Student makes a name for himself in Bay Area theater scene long before graduation

Blake Cianciarulo never dreamed of working in theater when he was little. His dream began in high school when the drama teacher approached the track team for some help moving a set into the theater for a musical they were rehearsing. But Cianciarulo, now 20 years old, will graduate with a bachelor’s degree in theater arts this coming spring and has already worked five different positions in the Bay Area theater scene.

Although Cianciarulo was later accepted into leading universities, he knew his future was at SF State.

“I got into Brown and Berkeley, but those schools just weren’t for me,” he said. SF State has an established theater program that allows their students to mix their education with real world theaters in the area.”

Since working on five different shows over the past year, Cianciarulo knows what it’s like to work in the Bay Area theater scene. He’s filled the role of a lighting designer, assistant director, technical director, stage manager and currently is assistant stage manager on The New Electric Ballroom, a production showing at the Berkeley theater, Shotgun Players.

Cianciarulo said his job consists of many responsibilities, but most importantly to make sure each performance goes off without a hitch.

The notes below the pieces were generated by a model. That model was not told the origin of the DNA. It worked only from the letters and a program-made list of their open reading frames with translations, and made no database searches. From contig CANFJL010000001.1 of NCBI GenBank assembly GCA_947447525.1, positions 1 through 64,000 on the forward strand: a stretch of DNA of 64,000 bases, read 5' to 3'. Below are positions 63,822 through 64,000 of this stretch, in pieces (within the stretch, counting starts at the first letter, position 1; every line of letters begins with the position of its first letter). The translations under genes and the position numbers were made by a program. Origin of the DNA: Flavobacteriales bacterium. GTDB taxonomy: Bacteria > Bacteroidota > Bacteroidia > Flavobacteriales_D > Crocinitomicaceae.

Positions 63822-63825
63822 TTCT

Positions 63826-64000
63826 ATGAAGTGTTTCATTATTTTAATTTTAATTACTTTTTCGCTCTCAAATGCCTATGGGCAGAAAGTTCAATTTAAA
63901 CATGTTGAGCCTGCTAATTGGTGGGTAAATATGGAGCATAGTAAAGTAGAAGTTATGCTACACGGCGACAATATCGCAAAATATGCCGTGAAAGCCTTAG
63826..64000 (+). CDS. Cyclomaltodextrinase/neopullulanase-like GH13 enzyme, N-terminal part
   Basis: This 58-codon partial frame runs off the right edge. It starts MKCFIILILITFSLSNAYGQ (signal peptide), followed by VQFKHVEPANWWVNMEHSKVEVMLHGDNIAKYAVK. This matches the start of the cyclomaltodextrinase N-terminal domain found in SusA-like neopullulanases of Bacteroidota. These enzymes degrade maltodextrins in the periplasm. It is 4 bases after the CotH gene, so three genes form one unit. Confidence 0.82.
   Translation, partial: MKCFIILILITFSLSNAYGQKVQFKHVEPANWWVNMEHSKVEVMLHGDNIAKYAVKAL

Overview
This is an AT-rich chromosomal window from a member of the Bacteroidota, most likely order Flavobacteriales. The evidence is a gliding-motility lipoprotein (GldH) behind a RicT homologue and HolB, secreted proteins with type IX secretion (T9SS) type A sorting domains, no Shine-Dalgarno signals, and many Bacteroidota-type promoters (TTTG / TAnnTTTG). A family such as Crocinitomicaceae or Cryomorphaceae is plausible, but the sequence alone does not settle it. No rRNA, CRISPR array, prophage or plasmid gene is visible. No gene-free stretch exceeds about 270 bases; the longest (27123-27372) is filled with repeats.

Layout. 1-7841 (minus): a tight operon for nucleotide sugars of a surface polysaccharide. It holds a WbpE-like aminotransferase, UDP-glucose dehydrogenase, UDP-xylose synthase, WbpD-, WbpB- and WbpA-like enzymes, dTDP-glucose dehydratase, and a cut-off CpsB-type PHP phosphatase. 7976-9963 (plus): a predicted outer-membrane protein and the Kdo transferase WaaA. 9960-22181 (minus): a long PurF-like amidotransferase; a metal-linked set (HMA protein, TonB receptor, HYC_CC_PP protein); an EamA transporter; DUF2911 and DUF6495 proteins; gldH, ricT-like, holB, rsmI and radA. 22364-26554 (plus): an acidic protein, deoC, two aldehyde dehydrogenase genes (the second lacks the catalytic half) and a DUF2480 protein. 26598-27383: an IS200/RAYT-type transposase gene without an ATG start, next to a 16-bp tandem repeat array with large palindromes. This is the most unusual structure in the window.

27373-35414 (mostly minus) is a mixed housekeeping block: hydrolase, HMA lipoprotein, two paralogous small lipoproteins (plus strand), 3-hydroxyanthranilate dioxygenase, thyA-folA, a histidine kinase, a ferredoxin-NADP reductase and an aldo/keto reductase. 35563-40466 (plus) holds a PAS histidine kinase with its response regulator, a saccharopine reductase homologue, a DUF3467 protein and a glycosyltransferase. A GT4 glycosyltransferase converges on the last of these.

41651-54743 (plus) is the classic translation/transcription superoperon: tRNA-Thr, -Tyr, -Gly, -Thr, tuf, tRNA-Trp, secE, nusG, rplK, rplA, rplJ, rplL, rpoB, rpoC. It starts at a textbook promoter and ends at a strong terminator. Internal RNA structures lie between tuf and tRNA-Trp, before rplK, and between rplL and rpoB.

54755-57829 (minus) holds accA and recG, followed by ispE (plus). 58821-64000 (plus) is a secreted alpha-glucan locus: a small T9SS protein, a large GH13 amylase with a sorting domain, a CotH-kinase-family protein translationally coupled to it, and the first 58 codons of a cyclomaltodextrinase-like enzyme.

“I’m back there all day,” he said. I make sure the props are set, the stage is ready and in rehearsals I have to help feed lines. (I) give the actors places and generally help keep the show running smoothly.”

A preview of New Electric Ballroom was shown Wednesday, Sept. 3., to an audience awaiting theheart-wrenching tale of the misfortunes of love. The actors laughed and cried against a backdrop of an old cabin as a tale of romance unfolded. When the final scene ended, Cianciarulo walked to the front side of the stage and greeted his family and friends who came to support him.

“Theater is poetry, (and) poetry is music,” said audience member Charles Belenky, as he stood up and walked away, patting Cianciarulo on the back.

“He’s so young and driven,” said Jennifer Bullock, Cianciarulo’s aunt. “We’re so proud of him and where he will take his career from here. Blake has done so much in a short time.”

Cianciarulo said he plans to leave the Bay Area for New York where he spent previous summers taking Broadway master lighting classes. He wants to spend his time on the East Coast discovering the different theatrics New York has to offer.

“I want to help discover new theater, something that hasn’t been done before,” he said. “I don’t think people realize how great the undergraduate theater environment is. You can mess up and it’s not the end of the world. Out here, in this world, theater is your livelihood, and there is a lot more at stake here.

He added that his time at the University was well-spent, but that he also is aware of the reality he faces when he graduates and feels really prepared for his future.

“Yes, SF State has challenged me beyond belief, but there I can mess up and not be fired,” he said. “Here, it’s a different story. So if I could give a word of advice, be bold, mess up and find your breaking point, because it doesn’t get any easier. And here’s to 12-hour days.”

The New Electric Ballroom is directed by Barbara Damashek and runs from Sept. 3 to Oct. 5 at Shotgun Players, located at 1901 Ashby Ave., in Berkeley.